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Government Affairs Division Charts Course for 2002

Kate Traynor

During the year ahead, ASHP’s Government Affairs Division hopes to see gains at the federal and state levels toward the legal recognition of pharmacists as health care providers.

"That will be our top federal legislative priority," said Kathleen M. Cantwell, Esq., director of federal and legislative affairs at ASHP.

ASHP refers to the project as the "provider status" campaign. In essence, Cantwell said, the campaign seeks recognition of "pharmacists, under federal law, as health care providers, so that they’re able to bill Medicare for their services."

The issue gained momentum this past summer when the Medicare Pharmacist Services Coverage Act of 2001, a bill initiated and supported by ASHP and the American College of Clinical Pharmacy, was introduced in the House and Senate.

"It is a landmark event in ASHP's—as well as pharmacy's—history to have legislation introduced in both houses of Congress," Cantwell noted.

But gains at the federal level must be accompanied by changes at the state level, said Kristina E. Lunner, ASHP’s director of state legislative and regulatory affairs.

"If the federal legislation passed today, only 33 states could fully take advantage of it," Lunner said. The pharmacy practice acts in these states allow pharmacists to perform collaborative drug-therapy management (CDTM) services. The federal legislation, if passed, would rely on the states to define pharmacists' scope of practice and would allow pharmacists to be paid for performing authorized CDTM services.

Lunner said resistance from medical societies is often a key issue to overcome in amending a state's pharmacy practice act to authorize CDTM.

"Frequently, the medical society in a state is a very powerful lobby," Lunner said. "Physicians often resist expanding the scope of other professions that they believe encroach upon medicine."

Lunner said she encourages state pharmacy society members to talk with their state medical societies and to educate physicians on the benefits of CDTM. She said physicians need to know that "pharmacists practicing in collaboration with physicians help physicians provide better care to their patients."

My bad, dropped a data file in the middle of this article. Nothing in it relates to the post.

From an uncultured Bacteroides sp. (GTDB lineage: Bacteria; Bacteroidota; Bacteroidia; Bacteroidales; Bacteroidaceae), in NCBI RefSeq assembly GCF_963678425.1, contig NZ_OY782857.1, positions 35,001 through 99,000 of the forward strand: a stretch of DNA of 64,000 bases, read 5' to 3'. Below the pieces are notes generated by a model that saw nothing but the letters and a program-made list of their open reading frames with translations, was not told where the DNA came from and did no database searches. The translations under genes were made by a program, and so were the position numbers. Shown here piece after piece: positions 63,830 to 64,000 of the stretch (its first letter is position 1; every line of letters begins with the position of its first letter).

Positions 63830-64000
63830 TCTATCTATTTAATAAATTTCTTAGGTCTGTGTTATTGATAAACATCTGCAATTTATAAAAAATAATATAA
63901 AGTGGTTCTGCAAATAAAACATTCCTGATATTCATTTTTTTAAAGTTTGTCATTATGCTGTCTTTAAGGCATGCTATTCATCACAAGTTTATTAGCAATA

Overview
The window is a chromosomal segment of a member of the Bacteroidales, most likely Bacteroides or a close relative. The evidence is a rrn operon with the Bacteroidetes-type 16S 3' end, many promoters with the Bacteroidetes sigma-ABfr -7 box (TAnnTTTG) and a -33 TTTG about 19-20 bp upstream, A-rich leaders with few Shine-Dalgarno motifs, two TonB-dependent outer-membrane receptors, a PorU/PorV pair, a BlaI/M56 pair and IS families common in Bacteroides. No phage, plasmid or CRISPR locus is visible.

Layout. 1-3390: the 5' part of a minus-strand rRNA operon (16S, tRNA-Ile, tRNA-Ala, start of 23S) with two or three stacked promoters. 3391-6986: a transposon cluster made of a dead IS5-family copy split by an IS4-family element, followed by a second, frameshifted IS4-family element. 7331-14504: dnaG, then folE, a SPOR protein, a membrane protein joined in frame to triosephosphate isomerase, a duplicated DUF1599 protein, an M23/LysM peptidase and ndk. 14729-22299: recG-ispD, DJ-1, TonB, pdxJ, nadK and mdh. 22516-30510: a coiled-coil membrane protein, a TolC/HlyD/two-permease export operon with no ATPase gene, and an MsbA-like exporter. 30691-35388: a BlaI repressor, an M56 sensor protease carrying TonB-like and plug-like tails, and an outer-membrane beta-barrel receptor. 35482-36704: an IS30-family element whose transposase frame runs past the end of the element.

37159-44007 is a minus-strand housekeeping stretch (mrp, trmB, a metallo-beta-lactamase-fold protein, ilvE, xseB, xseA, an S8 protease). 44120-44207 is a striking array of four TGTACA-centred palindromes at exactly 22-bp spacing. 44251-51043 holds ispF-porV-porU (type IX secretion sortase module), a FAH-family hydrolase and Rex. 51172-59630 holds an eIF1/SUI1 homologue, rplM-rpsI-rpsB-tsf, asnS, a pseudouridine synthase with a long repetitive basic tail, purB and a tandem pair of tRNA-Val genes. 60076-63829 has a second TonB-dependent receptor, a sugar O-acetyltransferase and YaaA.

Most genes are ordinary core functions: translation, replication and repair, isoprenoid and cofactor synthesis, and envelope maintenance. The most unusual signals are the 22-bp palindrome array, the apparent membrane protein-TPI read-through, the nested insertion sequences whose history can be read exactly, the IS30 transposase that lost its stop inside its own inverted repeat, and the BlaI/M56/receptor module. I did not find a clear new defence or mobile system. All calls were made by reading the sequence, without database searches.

An issue that arose late this year—bioterrorism preparedness—has assumed a prominent place alongside more familiar pharmacy practice topics.

ASHP’s Director of Federal Regulatory Affairs, Gary C. Stein, Ph.D., said he is "monitoring very closely" the actions of federal agencies that deal with counterterrorism. Stein is particularly interested in how federal activity that should involve pharmacists is "filtering down to the state and local levels."

For example, Stein said, "when the Centers for Disease Control and Prevention sends out the National Pharmaceutical Stockpile in response to a bioterrorist incident, pharmacists should be very much involved in the distribution of that material."

Because deployment of the stockpile requires state involvement and is not instantaneous, Stein said pharmacists "should also be involved in assessing what’s available on a local level prior to the availability of that National Pharmaceutical Stockpile."

Currently, Stein said, pharmacy’s involvement in bioterrorism preparedness is "not as much as we’d like to see."

Cantwell urged ASHP members to get involved in all advocacy issues that affect the profession. "We can’t achieve change without their participation," she said.

ASHP Government Affairs Division Staff

Brian M. Meyer, M.B.A., Director, Government Affairs Division

Kathleen M. Cantwell, Esq., Director, Federal Legislative Affairs and Government Affairs Counsel

Kristina E. Lunner, Director, State Legislative and Regulatory Affairs

Gary C. Stein, Ph.D., Director, Federal Regulatory Affairs